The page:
So, in honor of apples and community, here’s my favorite recipe for Apple Pie. Note that it is sugar free! I’m assuming you know how to make a pie, so this is just a list of ingredients.
2 cups unbleached white flour
2/3 cup butter
6 to 7 Tablespoons milk

In a small saucepan, bring 3/4 cup raisins and 3/4 cup water to a boil. Remove from heat and allow to stand, covered, for 10 minutes. Drain off the excess water and combine raisins with:
7 or 8 cooking apples (I like Gravensteins best for pies)
1 Tablespoon fresh lemon juice
2 Tablespoons unbleached white flour
1 generous teaspoon cinnamon
1/2 teaspoon nutmeg
1/4 teaspoon each of ground ginger and cloves

Assemble as you normally would, then bake at 350 for 40 minutes or until the crust is browned and the fruit is tender.

Serve with vanilla ice cream or homemade whipped cream. (Anthony takes a pint of heavy cream, puts it in a jar with a bit of vanilla and maple syrup, then shakes it up until it thickens into whipped cream. This is pretty dang nice in your morning coffee, too… maybe with a slice of pie?)

05 October 2006

Country Living

And I don’t mean the picture-perfect everything-matches life portrayed in the magazine of the same name.

We’re getting the garden ready for winter, in our haphazard, don’t-really-know-what-we’re-doing way. Saturday we took Ant’s Toyota pickup over to Rabbi Les’ place and loaded up on composted llama manure. (The Rabbi has two llamas.) I’ve been spending an hour or two in the garden most days since then, weeding the beds, adding the manure, then mulching with rice straw. Today Ant spent some time in the garden with me, weeding his kohlrabi and radishes and dead-heading the dahlias. He also cut the heads off a few of the larger sunflowers, which I’ve brought inside to dry. I hope the seeds will be edible.

I’m also hoping that our favorite growers – Rita and Laurie of Flying Blue Dog Nursery – will have starts of various cole crops at market this weekend so that we can have a winter garden: broccoli, brussell sprouts, chard, and so on. We’re not very good at planning; if we were, we’d have started seeds ourselves a month ago. And we have yet to plant enough of any crop to have anything more than a handful at each harvest, enough for a meal here and there, never enough to preserve or sell. I’d like to change that. My sister and her husband have an organic farm in Scotland, and they’re doing well at selling weekly baskets of produce, eggs, and flowers. I would love to be doing the same thing here, but don’t feel like I have the know-how or the help to pull it off.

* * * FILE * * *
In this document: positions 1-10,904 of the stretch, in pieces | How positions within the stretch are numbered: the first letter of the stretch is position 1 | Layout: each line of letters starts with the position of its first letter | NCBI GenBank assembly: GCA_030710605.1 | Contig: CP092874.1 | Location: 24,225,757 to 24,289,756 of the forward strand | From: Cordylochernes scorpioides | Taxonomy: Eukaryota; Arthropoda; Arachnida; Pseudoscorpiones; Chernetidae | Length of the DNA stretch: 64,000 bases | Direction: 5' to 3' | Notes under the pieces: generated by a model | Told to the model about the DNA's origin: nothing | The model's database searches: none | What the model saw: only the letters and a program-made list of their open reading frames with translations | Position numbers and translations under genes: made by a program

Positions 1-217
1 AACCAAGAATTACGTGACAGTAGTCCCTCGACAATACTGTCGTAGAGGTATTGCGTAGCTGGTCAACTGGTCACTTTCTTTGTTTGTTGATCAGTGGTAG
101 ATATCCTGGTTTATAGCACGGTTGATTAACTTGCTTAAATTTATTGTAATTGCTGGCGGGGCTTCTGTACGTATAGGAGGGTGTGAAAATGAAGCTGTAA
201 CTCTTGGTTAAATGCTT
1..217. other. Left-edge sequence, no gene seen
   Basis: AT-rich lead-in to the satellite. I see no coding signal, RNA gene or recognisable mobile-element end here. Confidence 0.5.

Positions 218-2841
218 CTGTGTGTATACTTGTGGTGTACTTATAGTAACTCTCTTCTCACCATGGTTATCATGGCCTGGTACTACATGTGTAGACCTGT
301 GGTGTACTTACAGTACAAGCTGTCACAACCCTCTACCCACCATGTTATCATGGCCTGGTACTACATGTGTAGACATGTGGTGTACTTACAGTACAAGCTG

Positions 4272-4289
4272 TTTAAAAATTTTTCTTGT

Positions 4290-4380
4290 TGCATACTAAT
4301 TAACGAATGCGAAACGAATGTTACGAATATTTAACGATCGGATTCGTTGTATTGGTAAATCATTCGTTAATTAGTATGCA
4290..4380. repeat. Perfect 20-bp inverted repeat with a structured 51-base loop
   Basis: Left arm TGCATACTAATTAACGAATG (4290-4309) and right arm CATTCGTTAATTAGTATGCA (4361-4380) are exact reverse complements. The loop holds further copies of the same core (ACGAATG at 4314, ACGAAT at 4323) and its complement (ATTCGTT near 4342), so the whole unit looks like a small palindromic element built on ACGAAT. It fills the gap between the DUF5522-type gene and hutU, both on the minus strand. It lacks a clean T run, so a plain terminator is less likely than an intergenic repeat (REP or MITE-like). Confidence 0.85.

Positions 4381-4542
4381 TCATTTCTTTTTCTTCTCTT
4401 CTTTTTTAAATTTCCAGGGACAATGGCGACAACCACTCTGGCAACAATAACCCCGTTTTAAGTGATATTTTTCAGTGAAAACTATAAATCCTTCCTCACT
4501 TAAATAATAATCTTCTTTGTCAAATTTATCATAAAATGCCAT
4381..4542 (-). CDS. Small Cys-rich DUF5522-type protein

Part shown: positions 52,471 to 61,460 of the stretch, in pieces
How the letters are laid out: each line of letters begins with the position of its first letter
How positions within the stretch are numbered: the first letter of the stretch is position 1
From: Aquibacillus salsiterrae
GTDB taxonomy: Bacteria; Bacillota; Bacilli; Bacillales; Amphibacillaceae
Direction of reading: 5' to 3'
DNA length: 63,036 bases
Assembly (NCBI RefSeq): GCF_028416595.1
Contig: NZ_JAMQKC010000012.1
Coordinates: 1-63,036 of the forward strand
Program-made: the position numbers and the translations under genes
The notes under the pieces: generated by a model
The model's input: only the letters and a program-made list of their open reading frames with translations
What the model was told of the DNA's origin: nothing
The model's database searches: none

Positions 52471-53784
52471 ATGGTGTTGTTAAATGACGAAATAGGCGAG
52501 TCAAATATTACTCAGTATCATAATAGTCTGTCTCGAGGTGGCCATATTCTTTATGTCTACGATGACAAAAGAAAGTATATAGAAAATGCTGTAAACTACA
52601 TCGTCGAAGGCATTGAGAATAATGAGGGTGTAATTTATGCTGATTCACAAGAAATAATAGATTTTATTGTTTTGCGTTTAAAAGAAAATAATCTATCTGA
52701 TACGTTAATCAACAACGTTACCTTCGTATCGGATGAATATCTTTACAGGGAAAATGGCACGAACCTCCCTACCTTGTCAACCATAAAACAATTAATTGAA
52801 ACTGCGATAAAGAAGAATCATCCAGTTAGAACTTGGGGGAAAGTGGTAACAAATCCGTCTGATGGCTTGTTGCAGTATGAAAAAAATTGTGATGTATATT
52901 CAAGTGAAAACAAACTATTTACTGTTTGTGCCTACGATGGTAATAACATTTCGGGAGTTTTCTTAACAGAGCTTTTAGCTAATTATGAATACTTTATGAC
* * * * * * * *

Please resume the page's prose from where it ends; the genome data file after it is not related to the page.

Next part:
Well, I may not try to have chickens again. My neighbors up two doors up the road sell eggs fresh from their hens. Anytime I need more eggs, I walk to their barn, pick up what I need, and drop money into the box – eggs on the honor system.

My dad admits to shaking his head in amazement, wondering aloud to his wife how he, an utterly urban man, wound up with two country girls for daughters. Seeing the way he delights over the beauty of something as mundane as a thistle, though, I understand where Jessica (my sister) and I got our love of nature. I’ve lived in the city, loved being able to hop a bus or walk to whatever I needed. But I also love looking out my kitchen window to see the pasture full of Farmer John’s "girls": doe-eyed Jerseys grazing 10 feet from my window. I love watching the birds come and go with their seasons – the flickers and stellar jays and Oregon junkos and robins – love listening to the osprey’s high cry and the distinctive sound that a raven’s wings make as they displace air.

I even love the excitement of chasing my neighbor’s "pet" raccoon out of the garden, where it was planning to dumpster-dive my compost bin in broad daylight. (My neighbor’s been feeding it because she can’t refuse a cute face. I know, I know – give her the lecture, not me!) Actually, I only started to chase the raccoon; Ant did the real running it off. Right down the private road, toward the buck who was there, eyeing the abandoned apple trees. Raccoons and bucks in the middle of the day…

Soon our apples will be ready to harvest, then I’ll need to either dry them for winter snacks, or freeze them for apple pies. Remind me when we get closer to Thanksgiving and I’ll give y’all my recipe for sugar-free apple pie and for pumpkin pie (from scratch – we’ve 2 pie pumpkins in the garden, both of which were volunteers). I think my pumpkin pie is the best around, and the sugar-free apple pie is delicious (sweetened with raisins).

Oh my, Thanksgiving. Autumn really is here, isn’t it?

Okay, here’s my favorite way to eat Brussell Sprouts – with Horseradish & Cheese Sauce

Sautee 8 sliced mushrooms in either olive oil or butter
Add about 1 pound of brussells, washed, stemmed, and sliced lengthwise in half
Cook, covered, over medium-low heat until tender (to taste).

While the sprouts are cooking, grate about 1 cup of sharp cheddar cheese.
Once the sprouts are cooked, push them to one side of the skillet.
Add in 2 Tablespoons of butter
Mix into the butter 1 heaping Tablespoon of flour
Add one cup of milk, and mix so that the flour/butter is fully dissolved into the milk.
Add the grated cheese, 1 heaping Tablespoon of horseradish, and 1 Tablespoon of dried tarragon.
Continue stirring until everything is well blended and the sauce has thickened. (It’s okay to be mixing the brussells and shrooms in with the sauce.)

Serve over pasta.